What is PR and why is it important?
The Institute of Public Relations defines PR as follows:
“It’s about reputation – the result of what you do, what you say and what others say about you. Public Relations is the discipline which looks after reputation, with the aim of earning understanding and support, and influencing opinion and behaviour. It is the planned and sustained effort to establish and maintain goodwill and mutual understanding between an organisation and its public.”
In other words, it’s all about what other people think about you and your business, NOT what you tell people to think. For example, if you say on your website, or in a paid-for advertisement, that your widget is the best of its kind in Kingston, or even in the entire UK, your potential customers might believe you, depending on their level of expertise and/or cynicism. Or they might not.
PR is all about reputation i.e. what other people think about you and your business
But if they read an article endorsing your widget in a widely respected international widget magazine, or on the website of a national newspaper, or in the local paper where your business is based, they will take note. And if that article includes positive comments from a well-respected widget expert and interviews with happy customers who can testify that yes, it does what it is supposed to do, it does it brilliantly and it’s great value for money, the chances are that these potential customers will start to feel good about your specific widget and will soon become actual customers.
The impact of positive PR
So positive press coverage, whether it’s in print or online, will bring many benefits to your business. It can help you to:
- Raise awareness of your company, products and services
- Attract new customers
- Entice investors
- Build goodwill with clients
- Encourage changes in behaviour, attitudes and perceptions
- Build trust in your brand
A positive endorsement from a third party generates much more credibility than advertising.
A good PR story is infinitely more effective than a front-page ad
In today’s market, reputation – what other people think, say and feel about your business – can be your business’s biggest asset. It’s what makes you stand out from the crowd and gives your business a competitive edge. And that is why PR matters.
So where to start? As with most other aspects of running a successful business, the first thing to do is to make a plan.
5 steps to planning your PR and getting your business noticed in the media
Whatever the size of and type of organisation, communicating effectively is all about getting the right messages to the right audiences via the right channels at the right time. With this in mind, these five steps will help you to get started:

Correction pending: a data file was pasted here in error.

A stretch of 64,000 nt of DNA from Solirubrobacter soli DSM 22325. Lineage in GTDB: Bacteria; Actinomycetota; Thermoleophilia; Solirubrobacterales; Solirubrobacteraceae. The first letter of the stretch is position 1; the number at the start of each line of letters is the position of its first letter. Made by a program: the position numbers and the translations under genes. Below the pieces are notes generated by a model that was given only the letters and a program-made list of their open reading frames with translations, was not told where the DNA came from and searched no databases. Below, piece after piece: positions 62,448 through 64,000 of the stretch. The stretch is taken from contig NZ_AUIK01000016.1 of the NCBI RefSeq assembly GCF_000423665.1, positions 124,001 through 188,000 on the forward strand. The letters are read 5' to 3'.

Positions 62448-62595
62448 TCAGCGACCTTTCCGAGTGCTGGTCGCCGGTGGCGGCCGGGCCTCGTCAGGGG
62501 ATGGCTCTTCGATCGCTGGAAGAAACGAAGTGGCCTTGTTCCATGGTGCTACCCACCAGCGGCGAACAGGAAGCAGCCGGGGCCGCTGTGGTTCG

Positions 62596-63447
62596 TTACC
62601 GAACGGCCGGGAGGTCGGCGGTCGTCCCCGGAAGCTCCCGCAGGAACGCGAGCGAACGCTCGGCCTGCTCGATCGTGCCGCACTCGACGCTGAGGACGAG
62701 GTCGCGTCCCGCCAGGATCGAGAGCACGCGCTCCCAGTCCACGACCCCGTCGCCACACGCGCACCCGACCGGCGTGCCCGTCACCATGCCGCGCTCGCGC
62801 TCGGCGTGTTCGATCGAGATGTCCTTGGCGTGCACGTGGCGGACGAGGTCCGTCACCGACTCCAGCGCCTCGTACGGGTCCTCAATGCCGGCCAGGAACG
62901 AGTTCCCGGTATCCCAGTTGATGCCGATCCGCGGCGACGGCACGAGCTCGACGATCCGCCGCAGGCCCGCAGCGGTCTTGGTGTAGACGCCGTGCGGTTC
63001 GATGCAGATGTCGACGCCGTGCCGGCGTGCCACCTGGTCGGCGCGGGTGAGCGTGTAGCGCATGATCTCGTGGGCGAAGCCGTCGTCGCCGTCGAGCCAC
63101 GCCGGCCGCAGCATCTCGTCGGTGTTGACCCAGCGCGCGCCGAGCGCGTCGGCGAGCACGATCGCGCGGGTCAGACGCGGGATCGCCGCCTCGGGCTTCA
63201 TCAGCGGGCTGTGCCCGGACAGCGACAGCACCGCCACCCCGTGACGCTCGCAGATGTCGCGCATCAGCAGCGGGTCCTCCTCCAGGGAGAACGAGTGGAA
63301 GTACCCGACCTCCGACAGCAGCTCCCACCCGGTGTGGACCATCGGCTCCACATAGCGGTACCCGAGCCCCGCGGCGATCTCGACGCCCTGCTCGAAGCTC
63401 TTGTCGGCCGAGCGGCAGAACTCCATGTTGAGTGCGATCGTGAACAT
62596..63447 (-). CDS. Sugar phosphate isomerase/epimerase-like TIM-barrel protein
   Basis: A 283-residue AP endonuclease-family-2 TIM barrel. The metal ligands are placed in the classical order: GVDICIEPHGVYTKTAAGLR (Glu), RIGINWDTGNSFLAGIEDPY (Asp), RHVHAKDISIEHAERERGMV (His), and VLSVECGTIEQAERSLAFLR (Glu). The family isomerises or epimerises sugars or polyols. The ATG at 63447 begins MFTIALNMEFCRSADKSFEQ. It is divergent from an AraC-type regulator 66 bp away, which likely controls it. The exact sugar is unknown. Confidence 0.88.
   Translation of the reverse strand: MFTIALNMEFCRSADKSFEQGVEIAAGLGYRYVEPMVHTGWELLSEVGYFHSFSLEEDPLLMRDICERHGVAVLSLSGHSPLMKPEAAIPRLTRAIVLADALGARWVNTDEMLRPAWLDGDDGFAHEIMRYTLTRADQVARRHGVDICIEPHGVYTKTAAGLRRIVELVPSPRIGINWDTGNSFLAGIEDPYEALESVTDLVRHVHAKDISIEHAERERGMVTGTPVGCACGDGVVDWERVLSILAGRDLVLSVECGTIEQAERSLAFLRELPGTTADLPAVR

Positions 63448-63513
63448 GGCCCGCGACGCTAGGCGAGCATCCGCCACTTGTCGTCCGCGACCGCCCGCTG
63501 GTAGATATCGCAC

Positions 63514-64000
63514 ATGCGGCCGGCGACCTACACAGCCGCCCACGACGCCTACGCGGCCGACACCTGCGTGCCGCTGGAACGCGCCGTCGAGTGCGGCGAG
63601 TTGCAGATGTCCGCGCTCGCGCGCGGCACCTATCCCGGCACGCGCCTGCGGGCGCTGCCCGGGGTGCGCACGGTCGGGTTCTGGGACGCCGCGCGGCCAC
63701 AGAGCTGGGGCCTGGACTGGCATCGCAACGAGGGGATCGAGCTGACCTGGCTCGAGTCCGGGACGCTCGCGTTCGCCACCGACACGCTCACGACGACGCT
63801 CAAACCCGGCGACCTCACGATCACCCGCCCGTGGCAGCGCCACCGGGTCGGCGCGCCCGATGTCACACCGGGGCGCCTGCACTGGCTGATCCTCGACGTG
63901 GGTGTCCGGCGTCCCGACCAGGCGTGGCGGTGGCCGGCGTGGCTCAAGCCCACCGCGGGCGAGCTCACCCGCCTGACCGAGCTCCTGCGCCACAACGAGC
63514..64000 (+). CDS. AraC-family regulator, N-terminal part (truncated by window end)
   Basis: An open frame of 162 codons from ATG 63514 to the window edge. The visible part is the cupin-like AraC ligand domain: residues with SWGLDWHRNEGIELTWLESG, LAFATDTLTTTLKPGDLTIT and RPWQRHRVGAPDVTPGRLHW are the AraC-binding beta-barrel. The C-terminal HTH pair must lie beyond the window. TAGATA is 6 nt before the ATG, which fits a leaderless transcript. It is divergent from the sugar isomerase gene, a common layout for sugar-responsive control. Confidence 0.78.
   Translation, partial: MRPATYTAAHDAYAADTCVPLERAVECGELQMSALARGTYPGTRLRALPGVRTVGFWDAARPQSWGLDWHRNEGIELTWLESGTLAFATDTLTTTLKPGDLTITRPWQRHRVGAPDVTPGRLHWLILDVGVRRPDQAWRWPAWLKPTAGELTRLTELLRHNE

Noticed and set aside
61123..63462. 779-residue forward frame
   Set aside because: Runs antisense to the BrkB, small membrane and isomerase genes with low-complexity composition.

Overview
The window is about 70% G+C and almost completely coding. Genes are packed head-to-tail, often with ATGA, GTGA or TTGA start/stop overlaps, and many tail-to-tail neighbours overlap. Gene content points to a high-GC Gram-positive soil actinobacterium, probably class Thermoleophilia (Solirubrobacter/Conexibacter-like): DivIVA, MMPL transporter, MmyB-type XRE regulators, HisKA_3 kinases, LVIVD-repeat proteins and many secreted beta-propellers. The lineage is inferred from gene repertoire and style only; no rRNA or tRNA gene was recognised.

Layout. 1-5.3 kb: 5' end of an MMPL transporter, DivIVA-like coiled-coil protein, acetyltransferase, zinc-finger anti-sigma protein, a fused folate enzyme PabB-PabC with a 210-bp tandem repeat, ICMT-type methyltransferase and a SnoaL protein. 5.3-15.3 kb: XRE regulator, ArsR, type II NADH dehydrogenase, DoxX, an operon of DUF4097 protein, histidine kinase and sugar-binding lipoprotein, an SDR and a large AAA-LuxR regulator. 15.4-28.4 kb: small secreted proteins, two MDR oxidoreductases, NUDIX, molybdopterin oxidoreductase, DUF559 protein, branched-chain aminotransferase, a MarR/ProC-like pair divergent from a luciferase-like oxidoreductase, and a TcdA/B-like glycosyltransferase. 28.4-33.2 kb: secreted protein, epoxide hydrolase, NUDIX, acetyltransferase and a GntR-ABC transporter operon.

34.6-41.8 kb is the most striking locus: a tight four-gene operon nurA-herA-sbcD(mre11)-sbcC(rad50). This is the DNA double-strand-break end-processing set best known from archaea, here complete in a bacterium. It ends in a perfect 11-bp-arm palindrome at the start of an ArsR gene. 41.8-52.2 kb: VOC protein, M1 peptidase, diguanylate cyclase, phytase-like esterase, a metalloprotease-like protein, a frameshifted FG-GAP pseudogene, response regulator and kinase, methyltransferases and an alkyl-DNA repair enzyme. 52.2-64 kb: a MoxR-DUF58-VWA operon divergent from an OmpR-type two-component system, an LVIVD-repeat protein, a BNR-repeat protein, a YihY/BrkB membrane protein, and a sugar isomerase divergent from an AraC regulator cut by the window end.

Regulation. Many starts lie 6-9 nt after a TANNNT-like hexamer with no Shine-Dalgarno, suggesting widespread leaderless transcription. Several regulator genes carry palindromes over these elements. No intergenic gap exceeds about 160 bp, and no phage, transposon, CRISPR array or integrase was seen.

Next to doing the right thing, the most important thing is to let people know you are doing the right thing
John D Rockefeller
1. Set a clear objective
Do you want to build awareness of your business or a new product? Stimulate demand for your product vs. a competitor? Or perhaps you work in the public sector, or for a not-for profit, and you want to change people’s behaviour – for example by encouraging them to use less plastic and recycle more. Having a clear objective is important because it will help you decide which audiences to target, what to say to them and which media channels to use. Also, crucially, once you have completed your PR activity, you’ll be able to measure your success against your original objective and use the learnings next time you do something similar.
2. Define your target audiences
Think about who exactly you want to talk to. Perhaps it’s the stores who will stock your widgets, or the handymen who are most likely to buy them online, or parents of children who will be interested in your after-school classes. Or do you want to encourage investors to back your latest ground-breaking software? Once you have established who your target audiences are, you will be able to work out where to find them and how to speak to them. Most companies have more than one audience: as boss of a business that manufactures widgets, you will want to convince handymen that your widgets are better than those of your competitor, but you will also want to convince DIY stores to stock your product, based on the high quality of your product and excellent customer service.
3. Create clear messages for each of your target audiences
You may want to tell handymen that your widget (unlike your competitor’s) has passed an ISO test to prove that it’s safe, reliable and of good quality. Or perhaps you are an architect and one of your buildings has been chosen to be featured on Grand Designs! That’s great for your professional reputation, so you’ll want industry bodies to know about it, as well as future clients. There are two reasons why it’s really important to get this element of your plan right: firstly because your set of messages will dictate which media channels are most appropriate for you to contact and secondly (crucially!) your messages are the foundation of your business story, the essential information you will need to include in your pitches to journalists.
4. Research the most appropriate media publications, websites and journalists to contact
Now you’ve got your audiences and messages sorted out, you can decide which media channels to contact. Which ones are most likely to be interested in your business story? Don’t forget to include websites as well as print publications: online news feeds and lifestyle websites are updated and refreshed regularly, so they will usually be prepared to cover more niche topics than print publications, where space is at a premium. There are, of course, lots of possibilities to choose from, but if you have clearly defined your groups of target audiences and attached specific sets of messages to each group, choosing the most appropriate publications and websites to contact should be a straightforward process. Research is key to getting this element of your plan right. If you want to get publicity for your company in your local area, you need to build relationships with the media. Get to know the reporters on your local paper, the editor at the local TV news desk and the DJs at your local radio station. If your business operates in a specialist sector, it is vital that you build good working relationships with the writers and editors on the trade magazine titles that serve your industry.